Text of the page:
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AN2009 - Anthropological Linguistics

[Offered in odd-numbered years]

Credit points: 3
Year: 2019
Student Contribution Band: Band 1
Administered by: College of Arts, Society & Education

This subject focuses on the place of language in wider social and cultural contexts, and the role of language in shaping and sustaining cultural practices and social structures. It addresses basic structural features of language, both human language and animal communication. It encompasses cultural linguistics, which is presented in a general, cognitive model that can both serve as an ethnographic tool and encompass the great range of linguistic phenomena that anthropologists commonly encounter during fieldwork. Further issues include: linguistic relativity (language and worldview); language and identity; language ideologies, linguistic racism and ethnography of communication; language contact, change, and societal multilingualism; various issues in sociolinguistics; linguistic methods used in anthropology; language and nationalism; language, ecology and environment; and language politics in Australia and elsewhere. Students also receive a foundation in descriptive linguistics and documenting languages, with an emphasis on working with language communities.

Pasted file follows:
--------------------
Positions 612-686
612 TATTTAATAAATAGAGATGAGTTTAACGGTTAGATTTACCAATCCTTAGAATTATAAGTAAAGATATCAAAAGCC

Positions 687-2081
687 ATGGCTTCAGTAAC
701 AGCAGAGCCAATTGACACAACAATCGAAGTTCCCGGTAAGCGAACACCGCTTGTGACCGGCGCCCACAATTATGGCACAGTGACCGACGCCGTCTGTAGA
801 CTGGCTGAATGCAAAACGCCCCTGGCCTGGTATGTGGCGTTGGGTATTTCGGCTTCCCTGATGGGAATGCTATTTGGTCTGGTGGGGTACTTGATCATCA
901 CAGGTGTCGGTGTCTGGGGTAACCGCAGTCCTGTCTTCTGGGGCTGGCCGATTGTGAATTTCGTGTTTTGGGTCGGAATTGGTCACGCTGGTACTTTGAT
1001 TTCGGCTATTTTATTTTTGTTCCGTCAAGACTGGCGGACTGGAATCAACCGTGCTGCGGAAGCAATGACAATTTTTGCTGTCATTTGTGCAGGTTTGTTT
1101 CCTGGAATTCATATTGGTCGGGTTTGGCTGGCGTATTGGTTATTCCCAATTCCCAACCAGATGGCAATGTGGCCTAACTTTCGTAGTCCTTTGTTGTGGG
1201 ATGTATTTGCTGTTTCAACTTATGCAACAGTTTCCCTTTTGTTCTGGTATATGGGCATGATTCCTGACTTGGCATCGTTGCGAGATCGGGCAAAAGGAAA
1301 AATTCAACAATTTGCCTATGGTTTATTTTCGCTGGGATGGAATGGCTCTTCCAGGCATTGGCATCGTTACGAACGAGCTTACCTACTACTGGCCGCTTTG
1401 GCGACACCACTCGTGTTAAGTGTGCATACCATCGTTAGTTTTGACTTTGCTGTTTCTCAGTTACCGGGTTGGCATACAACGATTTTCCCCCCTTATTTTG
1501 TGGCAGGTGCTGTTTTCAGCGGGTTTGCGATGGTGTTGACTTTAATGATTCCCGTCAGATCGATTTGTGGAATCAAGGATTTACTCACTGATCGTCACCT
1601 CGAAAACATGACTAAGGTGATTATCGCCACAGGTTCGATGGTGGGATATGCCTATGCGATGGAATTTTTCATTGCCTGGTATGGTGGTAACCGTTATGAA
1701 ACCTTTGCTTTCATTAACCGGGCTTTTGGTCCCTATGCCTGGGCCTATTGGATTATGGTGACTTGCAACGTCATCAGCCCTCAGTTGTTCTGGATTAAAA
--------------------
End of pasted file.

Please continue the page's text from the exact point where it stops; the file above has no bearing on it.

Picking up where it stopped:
Learning Outcomes

  • have a clear understanding and knowledge of basic linguistic concepts as relevant to anthropological research;
  • acquire ability to present ideas and arguments concerning issues of interrelation between language and culture, language ideologies and language policies;
  • gain knowledge of practices of language description and documentation;
  • develop knowledge and understanding of interrelations between language, ecology and environment.
Assumed
Knowledge:
To undertake this subject, students must have successfully completed 12 credit points (four subjects) of level 1 study at tertiary level

Availabilities

Cairns, Internal, Study Period 2
Census Date 29-Aug-2019
Coordinator: Professor Alexandra Aikhenvald
Lecturer: Ms Cassy Nancarrow.
Workload expectations:

The student workload for this 3 credit point subject is approximately 130 hours.

  • 26 hours lectures
  • 12 hours tutorials
  • assessment and self-directed study
Assessment: presentations (40%); tutorial attendance and participation (20%); assignments (40%).

Note: Minor variations might occur due to the continuous Subject quality improvement process, and in case of minor variation(s) in assessment details, the Subject Outline represents the latest official information.